Background. Intratracheal pulmonary ventilation (ITPV) is a form of tracheal gas insufflation through a reverse thrust catheter that facilitates expiration and enhances CO(2) removal. Tracheas of sheep mechanically ventilated for 3 days with gas delivered through the reverse-thrust catheter remained free of secretions, without suctioning. It was hypothesized that: 1) The expiratory flow from the lungs, combined with continuous cephalad flow from the reverse-thrust catheter keeps endotracheal tubes clean; and 2) tracheal mucus velocity is not impaired by ITPV. Methods: A model trachea connected to a test lung and to a ventilator, via an 8-mm endotracheal. tube, was used. Inspiratory and expiratory peak flow velocities and the movement of mucus in the model trachea and in the endotracheal tube were measured during conventional mechanical ventilation and ITPV. Tracheal mucus velocity was measured radiographically, using tantalum discs as markers, in seven intubated sheep ventilated for one hour with volume-controlled ventilation, and with ITPV. One millilitre Evans Blue dye was introduced into the trachea, to visualize mucus transport into the endotracheal tube. Results: Peak expiratory flow velocity exceeded peak inspiratory flow velocity by 100% during ITPV. During volume-controlled ventilation, flow velocities were equal. During ITPV, there was slow, then rapid cephalad movement of mucus in the model trachea, 0.5 cm distal to the tip of the endotracheal tube, the velocity increasing once mucus entered the endotracheal tube. During volume-controlled ventilation, no movement of mucus was found. Baseline tracheal mucus velocity was equal during volume-controlled ventilation and ITPV. Secretions stained with Evans Blue dye entered the endotracheal tube and were rapidly expelled from within the endotracheal tubes during ITPV; only traces of mucus were found in two sheep during volume-controlled ventilation. Conclusion: The enhanced expiratory flow during ITPV expels secretions from the endotracheal tube through entraining of mucus at the tip of the endotracheal tube. Tracheal mucus velocity is not influenced by ITPV.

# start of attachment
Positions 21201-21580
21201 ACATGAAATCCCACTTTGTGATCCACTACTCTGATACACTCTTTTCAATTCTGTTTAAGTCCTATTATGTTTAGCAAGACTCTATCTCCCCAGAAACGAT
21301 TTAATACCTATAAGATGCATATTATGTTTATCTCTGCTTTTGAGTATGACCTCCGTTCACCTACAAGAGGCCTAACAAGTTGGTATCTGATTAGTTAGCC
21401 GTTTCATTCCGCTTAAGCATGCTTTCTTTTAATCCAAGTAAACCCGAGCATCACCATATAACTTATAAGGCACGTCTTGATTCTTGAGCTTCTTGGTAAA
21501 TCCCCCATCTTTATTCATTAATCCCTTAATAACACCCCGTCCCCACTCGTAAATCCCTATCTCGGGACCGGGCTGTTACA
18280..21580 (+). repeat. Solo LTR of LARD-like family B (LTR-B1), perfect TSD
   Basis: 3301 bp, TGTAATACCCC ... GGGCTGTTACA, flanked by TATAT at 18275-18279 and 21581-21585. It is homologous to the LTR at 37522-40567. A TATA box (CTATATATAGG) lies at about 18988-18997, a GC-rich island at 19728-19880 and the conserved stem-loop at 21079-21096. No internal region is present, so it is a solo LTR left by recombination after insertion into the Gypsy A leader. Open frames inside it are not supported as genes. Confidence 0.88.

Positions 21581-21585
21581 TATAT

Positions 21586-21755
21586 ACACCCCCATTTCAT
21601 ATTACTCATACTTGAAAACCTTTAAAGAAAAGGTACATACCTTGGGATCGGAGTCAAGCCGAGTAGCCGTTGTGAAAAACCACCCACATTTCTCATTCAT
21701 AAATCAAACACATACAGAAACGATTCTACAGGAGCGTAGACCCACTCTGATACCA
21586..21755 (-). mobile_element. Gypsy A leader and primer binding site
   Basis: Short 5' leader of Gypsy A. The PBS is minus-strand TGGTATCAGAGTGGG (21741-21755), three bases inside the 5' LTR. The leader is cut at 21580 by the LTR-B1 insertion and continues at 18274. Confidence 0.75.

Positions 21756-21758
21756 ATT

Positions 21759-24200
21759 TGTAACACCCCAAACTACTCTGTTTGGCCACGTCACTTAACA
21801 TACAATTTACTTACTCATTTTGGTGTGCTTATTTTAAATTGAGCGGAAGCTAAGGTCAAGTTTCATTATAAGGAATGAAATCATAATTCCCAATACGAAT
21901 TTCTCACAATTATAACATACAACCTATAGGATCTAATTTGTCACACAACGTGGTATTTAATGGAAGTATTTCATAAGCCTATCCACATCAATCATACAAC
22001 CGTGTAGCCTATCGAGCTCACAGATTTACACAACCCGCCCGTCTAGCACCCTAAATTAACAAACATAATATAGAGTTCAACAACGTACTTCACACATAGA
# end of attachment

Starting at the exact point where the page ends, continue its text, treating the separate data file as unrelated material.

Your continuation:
Intratracheal pulmonary ventilation keeps tracheal tubes clean without impairing mucociliary transport

Patroniti, N;
2002

Abstract

Background. Intratracheal pulmonary ventilation (ITPV) is a form of tracheal gas insufflation through a reverse thrust catheter that facilitates expiration and enhances CO(2) removal. Tracheas of sheep mechanically ventilated for 3 days with gas delivered through the reverse-thrust catheter remained free of secretions, without suctioning. It was hypothesized that: 1) The expiratory flow from the lungs, combined with continuous cephalad flow from the reverse-thrust catheter keeps endotracheal tubes clean; and 2) tracheal mucus velocity is not impaired by ITPV. Methods: A model trachea connected to a test lung and to a ventilator, via an 8-mm endotracheal. tube, was used. Inspiratory and expiratory peak flow velocities and the movement of mucus in the model trachea and in the endotracheal tube were measured during conventional mechanical ventilation and ITPV. Tracheal mucus velocity was measured radiographically, using tantalum discs as markers, in seven intubated sheep ventilated for one hour with volume-controlled ventilation, and with ITPV. One millilitre Evans Blue dye was introduced into the trachea, to visualize mucus transport into the endotracheal tube. Results: Peak expiratory flow velocity exceeded peak inspiratory flow velocity by 100% during ITPV. During volume-controlled ventilation, flow velocities were equal. During ITPV, there was slow, then rapid cephalad movement of mucus in the model trachea, 0.5 cm distal to the tip of the endotracheal tube, the velocity increasing once mucus entered the endotracheal tube. During volume-controlled ventilation, no movement of mucus was found. Baseline tracheal mucus velocity was equal during volume-controlled ventilation and ITPV. Secretions stained with Evans Blue dye entered the endotracheal tube and were rapidly expelled from within the endotracheal tubes during ITPV; only traces of mucus were found in two sheep during volume-controlled ventilation. Conclusion: The enhanced expiratory flow during ITPV expels secretions from the endotracheal tube through entraining of mucus at the tip of the endotracheal tube. Tracheal mucus velocity is not influenced by ITPV.
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Utilizza questo identificativo per citare o creare un link a questo documento: http://hdl.handle.net/11567/919555
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